Ronald was at a crossroads after earning his master's in computer engineering: he wanted to keep researching as he did at school, but he also wanted to start building software to solve real challenges. "Lincoln Laboratory is a place where I get to follow both passions," says Ronald, who joined the Lab soon after graduation. Day to day, Ronald is studying, developing, and implementing computer vision and machine learning software that, for example, helps security officials prevent terrorist attacks in subway stations. One of these software tools condenses hours of video footage into a seconds-long clip that makes it easy for viewers to identify suspicious activity. Today, this system is being tested in subway surveillance systems around the country.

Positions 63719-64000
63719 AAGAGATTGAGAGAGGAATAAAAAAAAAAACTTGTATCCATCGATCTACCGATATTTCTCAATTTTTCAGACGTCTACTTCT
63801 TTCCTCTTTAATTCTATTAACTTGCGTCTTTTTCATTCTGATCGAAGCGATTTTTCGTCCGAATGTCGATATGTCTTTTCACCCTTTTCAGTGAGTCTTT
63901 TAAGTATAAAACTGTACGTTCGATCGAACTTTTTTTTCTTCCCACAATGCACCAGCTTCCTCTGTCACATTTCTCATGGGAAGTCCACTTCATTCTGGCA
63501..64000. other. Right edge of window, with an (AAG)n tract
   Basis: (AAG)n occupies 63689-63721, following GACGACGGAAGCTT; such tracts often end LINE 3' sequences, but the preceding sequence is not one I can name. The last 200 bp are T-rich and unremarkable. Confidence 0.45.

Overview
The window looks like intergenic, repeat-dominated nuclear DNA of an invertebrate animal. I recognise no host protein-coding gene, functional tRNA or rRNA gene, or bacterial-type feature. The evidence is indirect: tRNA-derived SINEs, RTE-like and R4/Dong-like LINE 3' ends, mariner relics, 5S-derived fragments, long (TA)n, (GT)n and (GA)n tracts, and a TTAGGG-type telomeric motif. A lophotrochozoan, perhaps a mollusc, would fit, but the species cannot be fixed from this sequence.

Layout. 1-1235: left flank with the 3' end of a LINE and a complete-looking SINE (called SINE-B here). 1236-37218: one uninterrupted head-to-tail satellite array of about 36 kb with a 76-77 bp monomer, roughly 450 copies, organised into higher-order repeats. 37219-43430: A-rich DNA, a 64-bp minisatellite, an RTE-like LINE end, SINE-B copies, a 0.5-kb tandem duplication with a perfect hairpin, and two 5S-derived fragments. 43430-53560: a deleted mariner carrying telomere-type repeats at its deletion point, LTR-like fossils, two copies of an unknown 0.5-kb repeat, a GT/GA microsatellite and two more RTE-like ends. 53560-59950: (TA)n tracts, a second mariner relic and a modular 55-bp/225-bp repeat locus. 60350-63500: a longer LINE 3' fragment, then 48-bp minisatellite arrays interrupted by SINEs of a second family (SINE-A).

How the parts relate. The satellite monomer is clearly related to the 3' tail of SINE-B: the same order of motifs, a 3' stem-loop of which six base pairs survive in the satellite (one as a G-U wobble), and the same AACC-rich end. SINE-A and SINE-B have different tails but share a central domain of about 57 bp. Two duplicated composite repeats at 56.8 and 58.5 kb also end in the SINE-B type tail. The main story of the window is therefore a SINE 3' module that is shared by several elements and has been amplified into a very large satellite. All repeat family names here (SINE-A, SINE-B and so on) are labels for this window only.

Beyond developing these tools, Ronald is leading software teams behind these tools. He says that the trust his supervisors had in him to lead so early into his career meant a lot to him, and he's proud of the successes he and his team members have had. "We have won several awards, including an R&D 100 for our video content summarization tool. I feel very blessed to be able to have an influence on the way software is developed at Lincoln Laboratory."